The exact amount that triggers this requirement varies by the situation (for instance, a $1,000 cash gift may be material to a single borrower that makes $35,000/yr but may not be material to a borrower that makes $350,000/yr), so it’s good practice to ask your lender if you suspect you might have a material cash gift or large deposit – so you aren’t surprised by this at the last minute.

    • Repeated and updated documentation of any of the above. Keep in mind: to a lender, anything can happen to a borrower’s personal financial situation and credit during the escrow process. Thus, you may be asked more than once for the same type of document so that your lender has the most recent pay stubs, rent receipts, bank statements, or other disclosures that may change over time. Any material changes in these documents -or any element of your personal financial situation- may require the lender to reassess your eligibility for the loan for which you’ve applied.

  5. An appraisal is ordered by the lender or mortgage broker via a central directory of appraisers (often called an Appraisal Management Company or AMC). Choosing a specific appraiser is not possible, but an agent or a mortgage broker can reject an appraiser and ask for a new one. If the appraisal comes in lower than the purchase price, a lender can decline to approve the borrower unless a change is made to the purchase price or the size of the downpayment. Many contracts in Hawaii don’t include an appraisal contingency by default, but many deals include an additional condition that the property appraises at or above the purchase price.

  6. Homeowners’ insurance is purchased (or substantiated, if the property being purchased includes homeowners’ insurance as part of association fees or similar arrangements), and proof of homeowners’ insurance is submitted to the lender.

  7. Hazard insurance may be required by the lender to protect the asset from fire and storms.

Tip: As this process can be long, arduous, seemingly arbitrary, and is often critical to your homebuying transaction, try to prepare these documents (or at least figure out how to prepare them) in advance. Also, do not make any changes to your employment or credit until your transaction is complete (not just until you get a loan commitment letter). This means not switching employers even if it results in a higher income, as counterintuitive as that may sound. It also means not leasing or financing a car, opening a new credit card account, or anything else that can affect your credit report.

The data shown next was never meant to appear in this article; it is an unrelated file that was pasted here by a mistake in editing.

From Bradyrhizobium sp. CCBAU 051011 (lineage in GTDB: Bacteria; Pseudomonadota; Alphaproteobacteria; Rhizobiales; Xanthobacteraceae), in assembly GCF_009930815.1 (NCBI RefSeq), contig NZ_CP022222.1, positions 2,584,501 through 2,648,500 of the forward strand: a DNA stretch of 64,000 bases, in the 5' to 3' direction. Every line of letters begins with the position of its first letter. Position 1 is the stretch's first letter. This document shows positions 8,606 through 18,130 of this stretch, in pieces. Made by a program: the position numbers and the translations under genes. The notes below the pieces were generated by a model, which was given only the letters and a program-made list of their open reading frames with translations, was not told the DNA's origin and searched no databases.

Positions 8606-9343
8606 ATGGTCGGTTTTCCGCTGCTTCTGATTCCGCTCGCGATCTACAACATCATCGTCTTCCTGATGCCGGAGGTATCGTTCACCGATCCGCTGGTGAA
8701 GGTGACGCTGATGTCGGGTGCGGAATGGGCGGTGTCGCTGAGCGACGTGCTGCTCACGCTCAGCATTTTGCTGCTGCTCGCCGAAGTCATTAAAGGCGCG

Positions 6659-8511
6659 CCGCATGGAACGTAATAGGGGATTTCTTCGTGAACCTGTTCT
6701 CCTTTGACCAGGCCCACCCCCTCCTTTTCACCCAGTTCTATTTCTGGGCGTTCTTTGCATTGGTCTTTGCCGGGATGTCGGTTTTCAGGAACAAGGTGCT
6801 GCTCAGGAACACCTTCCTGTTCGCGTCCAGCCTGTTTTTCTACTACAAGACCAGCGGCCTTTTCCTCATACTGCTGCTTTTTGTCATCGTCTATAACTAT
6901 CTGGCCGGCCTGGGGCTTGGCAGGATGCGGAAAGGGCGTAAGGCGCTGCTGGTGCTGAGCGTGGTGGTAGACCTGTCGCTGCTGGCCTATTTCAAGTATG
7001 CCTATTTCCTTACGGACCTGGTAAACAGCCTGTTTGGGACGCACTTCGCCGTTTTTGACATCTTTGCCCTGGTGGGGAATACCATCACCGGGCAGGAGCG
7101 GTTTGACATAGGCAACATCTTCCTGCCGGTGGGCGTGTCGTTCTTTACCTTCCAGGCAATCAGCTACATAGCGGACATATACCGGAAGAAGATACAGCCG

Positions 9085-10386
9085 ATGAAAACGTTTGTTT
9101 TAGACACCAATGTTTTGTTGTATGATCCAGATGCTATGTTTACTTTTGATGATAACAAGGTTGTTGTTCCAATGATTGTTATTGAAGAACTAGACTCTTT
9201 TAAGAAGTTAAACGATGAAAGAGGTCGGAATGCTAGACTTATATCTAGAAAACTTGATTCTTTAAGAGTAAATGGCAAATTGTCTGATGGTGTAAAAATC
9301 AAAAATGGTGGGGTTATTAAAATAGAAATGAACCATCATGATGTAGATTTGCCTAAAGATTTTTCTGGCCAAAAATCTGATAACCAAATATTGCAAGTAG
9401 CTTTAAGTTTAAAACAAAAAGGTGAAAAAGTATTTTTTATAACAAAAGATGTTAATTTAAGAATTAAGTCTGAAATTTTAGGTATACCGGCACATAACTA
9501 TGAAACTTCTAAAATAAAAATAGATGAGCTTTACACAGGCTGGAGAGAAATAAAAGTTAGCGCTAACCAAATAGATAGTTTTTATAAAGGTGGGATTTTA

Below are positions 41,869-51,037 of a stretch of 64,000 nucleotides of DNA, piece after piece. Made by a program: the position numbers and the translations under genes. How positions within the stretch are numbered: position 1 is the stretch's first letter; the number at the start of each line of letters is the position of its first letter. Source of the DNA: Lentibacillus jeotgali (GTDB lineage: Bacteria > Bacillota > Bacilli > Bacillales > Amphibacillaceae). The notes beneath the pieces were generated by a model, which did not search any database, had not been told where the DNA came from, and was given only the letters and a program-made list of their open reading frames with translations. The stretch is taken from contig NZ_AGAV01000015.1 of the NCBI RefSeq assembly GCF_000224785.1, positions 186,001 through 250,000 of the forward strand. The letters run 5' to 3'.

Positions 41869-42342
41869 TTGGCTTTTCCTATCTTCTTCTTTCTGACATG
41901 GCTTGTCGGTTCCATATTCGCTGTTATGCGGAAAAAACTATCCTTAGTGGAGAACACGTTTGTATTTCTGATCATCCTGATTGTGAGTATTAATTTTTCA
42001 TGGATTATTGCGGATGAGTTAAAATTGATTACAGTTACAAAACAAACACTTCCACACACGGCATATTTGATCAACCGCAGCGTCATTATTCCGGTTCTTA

Part 3: The closing itself

The closing process itself can span a couple of days or even a week, and in contrast to other parts of the country, the transaction is generally not consummated with all parties sitting at the same table. In Hawaii, an escrow state, closing consists of the following steps:

  1. A buyer’s lender sends final loan documents to the escrow agent and the final closing date is scheduled.

  2. A final walkthrough will often be performed the day of or before closing to verify the property is in the same condition it was when the process began, provided it’s agreed upon.

  3. The closing itself convenes at the office of an escrow agent, closing agent, or title company where a buyer signs all closing documents, including the HUD-1 (see a sample HUD-1 here), and the final loan documents. Generally, the seller signs their documents at a different time (or even day).

  4. The buyer pays the remaining funds for their downpayment and closing costs to either the escrow agent, closing agent or representative of the title company (via wire transfer cashier’s check). This may also be done a few days in advance to speed along the closing process.

  5. The deed gets recorded with the appropriate municipality and the escrow agent disburses funds to the appropriate parties.

  6. The deal is now closed – the buyer receives the keys and, unless indicated differently in the contract, officially takes possession of the property.